Investor pitches, particularly outside Silicon Valley and NYC, generally fall into two buckets: the founder either asks for too little cash or aims too low.
When founders ask for too little cash, usually in the realm of <$250K, alarm bells start ringing for most investors. We worry that you have no idea what you’re talking about, how much it costs to build a business or worse. If we give you too little money to hit a significant milestone, the likelihood of you hitting that milestone (or even surviving for 12–18 months) is small. That’s bad for everyone at the table.
When founders aim too low, it’s often even worse. This is when you get called a lifestyle company, regardless of whether it’s true, and the investor stops paying attention. It sucks, but it happens. As Charlie O’Donnell says,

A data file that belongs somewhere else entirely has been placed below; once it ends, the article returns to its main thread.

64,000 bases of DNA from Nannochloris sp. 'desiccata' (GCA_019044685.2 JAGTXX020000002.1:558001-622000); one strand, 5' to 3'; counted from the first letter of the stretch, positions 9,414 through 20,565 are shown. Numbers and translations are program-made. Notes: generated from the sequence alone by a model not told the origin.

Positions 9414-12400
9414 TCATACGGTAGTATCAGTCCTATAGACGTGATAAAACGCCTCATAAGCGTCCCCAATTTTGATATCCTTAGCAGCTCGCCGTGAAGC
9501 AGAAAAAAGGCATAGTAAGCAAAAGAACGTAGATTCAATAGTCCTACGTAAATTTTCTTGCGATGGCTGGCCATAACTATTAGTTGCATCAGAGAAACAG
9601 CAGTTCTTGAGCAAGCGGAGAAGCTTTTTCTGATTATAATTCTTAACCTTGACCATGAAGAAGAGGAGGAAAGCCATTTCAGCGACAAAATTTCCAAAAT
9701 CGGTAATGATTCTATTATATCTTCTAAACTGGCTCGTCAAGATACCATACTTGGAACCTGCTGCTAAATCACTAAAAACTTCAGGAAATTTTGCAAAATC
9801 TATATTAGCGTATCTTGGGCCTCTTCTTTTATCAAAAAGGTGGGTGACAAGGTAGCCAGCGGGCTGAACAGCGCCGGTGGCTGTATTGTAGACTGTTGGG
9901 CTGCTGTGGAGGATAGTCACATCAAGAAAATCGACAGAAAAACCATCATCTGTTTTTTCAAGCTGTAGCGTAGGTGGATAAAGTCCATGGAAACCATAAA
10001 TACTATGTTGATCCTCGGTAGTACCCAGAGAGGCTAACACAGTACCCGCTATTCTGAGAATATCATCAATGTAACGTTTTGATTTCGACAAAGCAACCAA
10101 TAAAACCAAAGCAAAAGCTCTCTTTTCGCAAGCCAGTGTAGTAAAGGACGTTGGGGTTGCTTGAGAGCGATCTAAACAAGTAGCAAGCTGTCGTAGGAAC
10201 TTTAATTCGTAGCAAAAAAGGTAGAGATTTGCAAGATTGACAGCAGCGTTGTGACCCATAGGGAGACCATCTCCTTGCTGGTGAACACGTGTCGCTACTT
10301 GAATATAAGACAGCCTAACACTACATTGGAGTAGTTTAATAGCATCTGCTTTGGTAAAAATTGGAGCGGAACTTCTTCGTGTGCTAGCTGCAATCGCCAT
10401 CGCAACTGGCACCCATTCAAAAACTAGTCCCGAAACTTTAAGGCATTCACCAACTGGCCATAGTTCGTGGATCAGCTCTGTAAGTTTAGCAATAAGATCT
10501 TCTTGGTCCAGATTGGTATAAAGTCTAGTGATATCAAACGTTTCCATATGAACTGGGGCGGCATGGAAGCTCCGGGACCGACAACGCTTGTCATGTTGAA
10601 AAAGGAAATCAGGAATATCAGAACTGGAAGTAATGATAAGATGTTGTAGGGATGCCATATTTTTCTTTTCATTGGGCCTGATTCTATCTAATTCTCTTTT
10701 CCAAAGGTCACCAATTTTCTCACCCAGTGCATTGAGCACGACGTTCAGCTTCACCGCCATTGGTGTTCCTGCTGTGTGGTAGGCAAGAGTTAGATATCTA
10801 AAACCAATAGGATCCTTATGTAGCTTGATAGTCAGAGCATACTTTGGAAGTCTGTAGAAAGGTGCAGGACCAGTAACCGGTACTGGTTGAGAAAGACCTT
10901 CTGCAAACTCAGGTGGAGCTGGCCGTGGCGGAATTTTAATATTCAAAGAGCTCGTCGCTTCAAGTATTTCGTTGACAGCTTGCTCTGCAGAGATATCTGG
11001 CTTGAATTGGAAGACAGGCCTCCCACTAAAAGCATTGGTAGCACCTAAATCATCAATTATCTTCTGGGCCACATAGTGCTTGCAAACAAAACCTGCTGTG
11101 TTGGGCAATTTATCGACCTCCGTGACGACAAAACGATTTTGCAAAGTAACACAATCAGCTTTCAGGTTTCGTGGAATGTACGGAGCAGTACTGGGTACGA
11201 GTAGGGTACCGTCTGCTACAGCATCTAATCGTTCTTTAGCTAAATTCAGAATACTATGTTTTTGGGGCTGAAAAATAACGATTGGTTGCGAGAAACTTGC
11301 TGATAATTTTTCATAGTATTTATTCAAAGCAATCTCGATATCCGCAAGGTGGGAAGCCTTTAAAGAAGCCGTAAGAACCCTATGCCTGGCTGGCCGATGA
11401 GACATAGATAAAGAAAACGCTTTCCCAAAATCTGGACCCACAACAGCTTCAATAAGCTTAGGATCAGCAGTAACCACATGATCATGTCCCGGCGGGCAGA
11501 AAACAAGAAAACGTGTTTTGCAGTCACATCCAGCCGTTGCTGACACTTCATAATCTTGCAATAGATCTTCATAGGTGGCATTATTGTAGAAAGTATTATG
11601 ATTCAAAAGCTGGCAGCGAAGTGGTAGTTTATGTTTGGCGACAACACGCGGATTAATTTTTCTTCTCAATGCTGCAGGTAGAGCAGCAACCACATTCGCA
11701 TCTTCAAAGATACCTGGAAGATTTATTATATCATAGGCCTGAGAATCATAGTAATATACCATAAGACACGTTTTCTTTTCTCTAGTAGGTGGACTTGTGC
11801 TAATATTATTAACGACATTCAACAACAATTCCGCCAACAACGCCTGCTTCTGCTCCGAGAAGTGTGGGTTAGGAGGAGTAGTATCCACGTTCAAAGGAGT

Venture investing is hard. You’re going off of very little in the way of predictive data — so if you’re not telling a big story, it’s hard for us to imagine one if we don’t hear it from you first.
Look, I get it though. Outside the big hubs, the local tech community will often tell founders to lower their ask to align with the local investor’s checkbooks. That advice is well-meaning, but terrible — ignore it. The problem isn’t the local investors, it’s you. No one’s a gatekeeper anymore.
Get on AngelList, look for other companies in your industry and align your ask with the average seed round. If you can’t find the money locally, go elsewhere.
Understand that learning how to pitch a business is just as important as building the business itself.
Originally published at Results Junkies.